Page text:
By Lenore Fedow
De Beers has helped relocate 101 elephants to Zinave National Park in Mozambique since last summer.
Johannesburg—De Beers is one step further to relocating 200 elephants from South Africa to a protected national park in Mozambique.

The diamond company announced last week that the second group of elephants has been moved from the Venetia Limpopo Nature Reserve in South Africa, where too many elephants are endangering the ecosystem, to Zinave National Park in Mozambique, where the elephant population is dwindling.

Venetia Limpopo Nature Reserve can accommodate about 60 elephants without harm to the ecosystem, but the population grew to 270 prior to the first relocation.

Zinave National Park can accommodate around 500 elephants, but the country’s 15-year civil war took a toll on its wildlife and environment.

De Beers began its “Moving Giants” conservation effort last summer, partnering with non-profit Peace Parks Foundation to translocate the elephants over a period of three years.

In July and August 2018, a total of 48 elephants traveled 932 miles to Mozambique in family groups, consisting of matriarchs, younger males and females, and calves.

The first herds of elephants have been integrating with other herds at Zinave National Park and have been “thriving” with more space and food available, the company said in a release.

20190716 De Beers Elephant Conservation insertDe Beers has invested $500,000 from the Anglo American Group Foundation to support anti-poaching measures at Zinave National Park.

In June and July 2019, a total of 53 elephants have been moved to the park, with the final herd arriving last week.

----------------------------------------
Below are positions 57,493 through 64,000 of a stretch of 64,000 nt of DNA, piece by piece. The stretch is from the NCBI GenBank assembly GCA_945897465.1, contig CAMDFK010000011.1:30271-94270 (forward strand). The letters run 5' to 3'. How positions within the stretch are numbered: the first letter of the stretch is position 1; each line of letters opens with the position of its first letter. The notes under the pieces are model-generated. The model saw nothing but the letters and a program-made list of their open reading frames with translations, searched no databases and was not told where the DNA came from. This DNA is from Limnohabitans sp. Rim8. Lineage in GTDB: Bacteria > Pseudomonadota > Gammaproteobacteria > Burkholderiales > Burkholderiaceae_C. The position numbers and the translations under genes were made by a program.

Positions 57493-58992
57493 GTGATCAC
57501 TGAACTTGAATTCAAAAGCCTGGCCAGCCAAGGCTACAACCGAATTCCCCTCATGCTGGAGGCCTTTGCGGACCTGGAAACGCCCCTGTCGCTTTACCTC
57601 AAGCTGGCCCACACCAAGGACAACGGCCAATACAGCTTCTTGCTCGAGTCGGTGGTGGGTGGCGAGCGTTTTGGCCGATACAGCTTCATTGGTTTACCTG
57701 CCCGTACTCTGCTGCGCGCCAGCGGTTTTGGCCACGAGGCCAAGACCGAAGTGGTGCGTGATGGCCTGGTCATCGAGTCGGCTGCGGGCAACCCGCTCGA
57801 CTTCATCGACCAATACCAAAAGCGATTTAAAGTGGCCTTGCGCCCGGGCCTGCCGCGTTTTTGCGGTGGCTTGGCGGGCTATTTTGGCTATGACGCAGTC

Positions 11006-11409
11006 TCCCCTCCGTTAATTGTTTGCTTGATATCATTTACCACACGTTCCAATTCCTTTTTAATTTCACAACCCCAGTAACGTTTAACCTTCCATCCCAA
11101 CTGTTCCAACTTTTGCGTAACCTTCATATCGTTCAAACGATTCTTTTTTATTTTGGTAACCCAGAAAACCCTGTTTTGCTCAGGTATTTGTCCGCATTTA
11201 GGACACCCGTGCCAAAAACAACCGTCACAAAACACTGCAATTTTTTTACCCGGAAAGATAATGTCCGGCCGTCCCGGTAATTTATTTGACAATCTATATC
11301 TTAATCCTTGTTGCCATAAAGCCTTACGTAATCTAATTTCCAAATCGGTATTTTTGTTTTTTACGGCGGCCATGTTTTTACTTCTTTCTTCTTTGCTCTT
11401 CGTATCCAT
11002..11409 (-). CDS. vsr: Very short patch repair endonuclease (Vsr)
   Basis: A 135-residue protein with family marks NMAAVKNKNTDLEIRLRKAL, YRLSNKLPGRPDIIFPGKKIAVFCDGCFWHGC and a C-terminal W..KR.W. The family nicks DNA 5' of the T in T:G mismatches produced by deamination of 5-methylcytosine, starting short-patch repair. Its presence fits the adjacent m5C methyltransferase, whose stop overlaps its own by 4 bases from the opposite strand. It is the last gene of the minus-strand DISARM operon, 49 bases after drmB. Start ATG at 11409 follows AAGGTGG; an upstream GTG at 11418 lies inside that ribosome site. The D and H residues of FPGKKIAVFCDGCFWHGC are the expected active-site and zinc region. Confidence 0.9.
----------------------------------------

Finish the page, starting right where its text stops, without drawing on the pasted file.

The remaining elephants in the South African reserve will be moved next year to Mozambique national parks with room for them.

Peace Parks co-manages Zinave National Park with the Mozambique government and watches over the elephants as they adjust to their new environment.

“The future of the African elephant is bleak in most parts of Africa, except for the southern Africa region, where the outlook on their population numbers are stable and even, in some cases, increasing,” Peace Parks Foundation CEO Werner Myburgh said in a statement.

“Zinave National Park in Mozambique is one of these places and brings hope as a new founder population is on the rise. A rare new beginning in today’s day and age, where there is space and safety for these gentle giants.”

Peace Parks works with the local communities, providing employment and tourist dollars through the park as well as investing in community agriculture, bee keeping and water system improvements.

In Mozambique, 20 percent of a national park’s revenue is granted to the local community.

De Beers will invest an additional $500,000 investment from the Anglo American Group Foundation to Peace Parks to supports its anti-poaching measures.

Zinave has trained 25 new field rangers from location communities, purchased an aircraft for aerial surveillance, installed a digital radio network and set up an anti-poaching operations control room.

“To be part of a conservation effort that will rehabilitate a national park in Mozambique and at the same time ensure that other species at one of our nature reserves in South Africa can flourish makes me feel very proud,” De Beers CEO Bruce Cleaver said.

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